It takes a talented wordsmith to come up with a catch-phrase as ringing with ambiguity as "principled realism," the doctrine that President Trump just espoused in last Monday's speech on the American approach to Afghanistan.  Kudos to the ghostwriter who dreamed that one up, and a great big hearty "hear, hear!" to the administration's policy makers as they engage Mexico and Canada in the just-started NAFTA renegotiations. The notion that "principle" has to be modified by "realism" is one that South Dakotans should hope is in the marching orders for Trump's negotiating team, because Trump's charge that "NAFTA is the worst trade deal ever signed" completely ignores the value of the deal to South Dakota's ag industry.
A Flat-Out Good Deal For South Dakota

     We should hope that our Trump-supporting congressional reps, Republicans all, will make sure that the administration heeds the "realism" inherent to NAFTA as it applies to the benefits it created for South Dakota.  Round One of the renegotiating sessions concluded last Sunday, with Round Two scheduled for the first week of September.  Several more sessions are planned, targeting the end of the year for a conclusion to the process.  The American approach has so far been consistent with President Trump's abhorrence of the deal, with the U.S. lead negotiator Robert Lighthizer announcing at the end of last Sunday's talks that "for countless Americans this agreement has failed."  
     Unfortunately for us South Dakotans, though, Lighthizer's politically popular sentiment is a potential deal-killer, even as his claim doesn't hold water.  That's the conclusion of a detailed study in, among others, U.S. News and World Report, published last February, which notes that job losses in manufacturing are widespread throughout the developed world, mainly the result of automation, not trade deals. last year examined all this rhetoric and concluded that "NAFTA produced neither significant job losses nor job gains." had similar findings, saying that "NAFTA's effect on the net number of jobs was minimal."  The Trump administration's continued insistence on the opposite is a political "principle" that needs to be displaced by economic "realism."  
     South Dakota's gains via NAFTA and other trade agreements are an essential component of that "realism" and need to be understood by this Trump-supporting state.  Our U.S. Senator John Thune said as much to KSOO radio in Sioux Falls last month, when he argued that NAFTA has been largely positive for South Dakota.  Last June, Thune told a Senate committee hearing that "it's frankly quite difficult to overstate NAFTA's importance to our agricultural sector."  I can only add that it's frankly quite difficult to overstate the importance of Thune's penetration of Trump's poorly developed and politically-motivated "principle" with some solid, South Dakota-specific "realism."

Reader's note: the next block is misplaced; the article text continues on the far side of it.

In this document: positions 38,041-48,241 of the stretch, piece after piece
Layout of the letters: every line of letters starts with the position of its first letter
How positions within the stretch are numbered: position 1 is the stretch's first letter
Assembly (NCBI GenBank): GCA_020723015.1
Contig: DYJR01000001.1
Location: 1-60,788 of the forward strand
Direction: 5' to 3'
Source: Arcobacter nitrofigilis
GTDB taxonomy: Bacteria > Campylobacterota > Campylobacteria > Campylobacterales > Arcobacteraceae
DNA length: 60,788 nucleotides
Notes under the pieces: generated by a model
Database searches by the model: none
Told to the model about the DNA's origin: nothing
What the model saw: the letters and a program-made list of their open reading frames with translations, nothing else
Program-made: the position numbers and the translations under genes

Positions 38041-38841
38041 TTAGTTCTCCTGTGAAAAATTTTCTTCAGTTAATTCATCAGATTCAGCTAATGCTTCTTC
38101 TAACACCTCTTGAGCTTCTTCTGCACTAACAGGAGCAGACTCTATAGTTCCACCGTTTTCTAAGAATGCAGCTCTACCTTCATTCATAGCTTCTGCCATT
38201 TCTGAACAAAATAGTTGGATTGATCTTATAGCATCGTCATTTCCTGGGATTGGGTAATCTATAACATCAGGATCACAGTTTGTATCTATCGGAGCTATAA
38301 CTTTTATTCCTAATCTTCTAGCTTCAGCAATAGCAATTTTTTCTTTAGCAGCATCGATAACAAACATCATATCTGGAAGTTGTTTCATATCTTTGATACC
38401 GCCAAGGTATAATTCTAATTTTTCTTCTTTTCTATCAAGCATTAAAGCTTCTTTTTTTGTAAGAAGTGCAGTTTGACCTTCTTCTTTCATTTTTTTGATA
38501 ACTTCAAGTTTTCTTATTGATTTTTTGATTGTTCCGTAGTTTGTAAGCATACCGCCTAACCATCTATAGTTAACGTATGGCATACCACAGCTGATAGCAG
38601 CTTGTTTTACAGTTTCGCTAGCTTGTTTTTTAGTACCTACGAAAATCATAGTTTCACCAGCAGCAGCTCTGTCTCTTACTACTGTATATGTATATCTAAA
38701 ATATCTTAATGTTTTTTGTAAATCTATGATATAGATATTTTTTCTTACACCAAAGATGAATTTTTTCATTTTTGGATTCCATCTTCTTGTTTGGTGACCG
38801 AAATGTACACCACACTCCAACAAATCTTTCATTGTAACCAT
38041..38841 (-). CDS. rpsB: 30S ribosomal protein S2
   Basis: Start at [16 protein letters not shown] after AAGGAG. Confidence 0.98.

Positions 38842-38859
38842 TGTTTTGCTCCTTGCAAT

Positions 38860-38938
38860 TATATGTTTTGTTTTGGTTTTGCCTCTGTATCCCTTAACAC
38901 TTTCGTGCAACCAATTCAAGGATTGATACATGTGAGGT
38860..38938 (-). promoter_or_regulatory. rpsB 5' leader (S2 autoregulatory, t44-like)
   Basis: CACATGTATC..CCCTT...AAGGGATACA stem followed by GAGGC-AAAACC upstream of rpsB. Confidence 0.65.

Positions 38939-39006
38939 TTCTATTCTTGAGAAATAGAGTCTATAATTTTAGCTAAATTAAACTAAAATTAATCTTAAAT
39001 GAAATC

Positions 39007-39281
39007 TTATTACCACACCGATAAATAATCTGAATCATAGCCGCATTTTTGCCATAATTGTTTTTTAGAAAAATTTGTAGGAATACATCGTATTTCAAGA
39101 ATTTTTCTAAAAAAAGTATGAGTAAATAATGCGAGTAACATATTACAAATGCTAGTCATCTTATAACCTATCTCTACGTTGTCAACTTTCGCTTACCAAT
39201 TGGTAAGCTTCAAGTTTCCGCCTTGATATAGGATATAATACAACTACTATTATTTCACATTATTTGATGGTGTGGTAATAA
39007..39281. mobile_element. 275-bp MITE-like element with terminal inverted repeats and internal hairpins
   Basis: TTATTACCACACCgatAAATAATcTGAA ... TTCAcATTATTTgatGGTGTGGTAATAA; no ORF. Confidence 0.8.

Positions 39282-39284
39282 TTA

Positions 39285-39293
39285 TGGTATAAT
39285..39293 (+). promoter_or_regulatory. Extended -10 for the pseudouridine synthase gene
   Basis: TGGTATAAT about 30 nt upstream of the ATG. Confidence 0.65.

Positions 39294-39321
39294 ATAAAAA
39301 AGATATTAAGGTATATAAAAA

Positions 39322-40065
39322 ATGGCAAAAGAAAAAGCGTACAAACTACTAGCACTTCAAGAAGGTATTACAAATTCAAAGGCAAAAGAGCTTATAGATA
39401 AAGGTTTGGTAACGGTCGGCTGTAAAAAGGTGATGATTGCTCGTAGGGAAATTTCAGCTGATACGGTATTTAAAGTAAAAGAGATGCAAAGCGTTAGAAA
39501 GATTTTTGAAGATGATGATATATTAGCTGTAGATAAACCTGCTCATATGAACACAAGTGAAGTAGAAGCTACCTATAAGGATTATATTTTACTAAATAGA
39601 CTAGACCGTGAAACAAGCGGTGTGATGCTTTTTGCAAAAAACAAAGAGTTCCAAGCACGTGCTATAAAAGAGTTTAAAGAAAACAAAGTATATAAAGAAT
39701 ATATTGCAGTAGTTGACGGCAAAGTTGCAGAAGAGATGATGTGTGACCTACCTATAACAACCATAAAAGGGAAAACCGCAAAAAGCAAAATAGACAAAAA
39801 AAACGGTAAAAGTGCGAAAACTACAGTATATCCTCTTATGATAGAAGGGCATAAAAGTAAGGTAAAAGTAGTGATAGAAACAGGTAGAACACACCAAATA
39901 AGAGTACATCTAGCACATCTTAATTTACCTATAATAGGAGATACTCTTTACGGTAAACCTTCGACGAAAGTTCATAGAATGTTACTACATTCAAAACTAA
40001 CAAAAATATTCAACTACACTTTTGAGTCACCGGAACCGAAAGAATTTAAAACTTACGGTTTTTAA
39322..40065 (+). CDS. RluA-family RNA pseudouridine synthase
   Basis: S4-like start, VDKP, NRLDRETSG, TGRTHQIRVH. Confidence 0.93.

That "realism" is only amplified by the words of farmers and their organizations in support of NAFTA.  Said the National Corn Growers last May, "since NAFTA was implemented, U.S. ag exports to Canada and Mexico have tripled and quintupled, respectively . . . we want to ensure any updates to NAFTA maintain or increase opportunities for American farmers and ranchers."  Trump's bogus, politically-motivated and unsupportable contempt for NAFTA may strike some as a savvy negotiating position, but its emptiness of factual content will render it impotent.  We need to lighten up and cooperate, not confront.    

Wednesday, August 16, 2017

From The Leader Of The Church Of Which I Am A Member

Bishop Ough

Bishop Bruce Ough, president of the United Methodist Council of Bishops, issued the following statement on Charlottesville:
My shock, dismay and grief over the clashes between white supremacy advocates and counter-protesters in Charlottesville, Virginia, continue to grow. I grieve for the lives lost, and pray for the family of Heather Heyer, the families of the two state troopers killed while monitoring the Charlottesville demonstration from the air, and for the healing of all the injured. I am shocked by the blatant resurgence of white nationalism, neo-Nazism and racially motivated domestic terrorism in the United States. I am dismayed (and frightened) by the animosity, division, extremism and evil that is spiraling out of control in the U.S.
Let there be no excuses or political justification for the evil that was on full display in Charlottesville last Saturday. Nor, let us forget that many such displays of white supremacy, racism and hatred go un-reported or under-reported in many places. White supremacist and neo-Nazi ideologies are abhorrent and entirely inconsistent with the Christian faith.
Jesus called his followers to “love your neighbor.” It is clear this key spiritual imperative means all neighbors without regard to race, color, religion or national origin. And, Paul taught that “enmities, strife, jealousy, anger, quarrels, dissensions and factions” are among many works of the flesh that are antithetical to the kingdom of God. “By contrast, the fruit of the Spirit is love, joy, peace, patience, kindness, generosity, faithfulness, gentleness and self-control.” (Galatians 5: 19-23) These works of the Spirit lead to peace-making and the kingdom of God.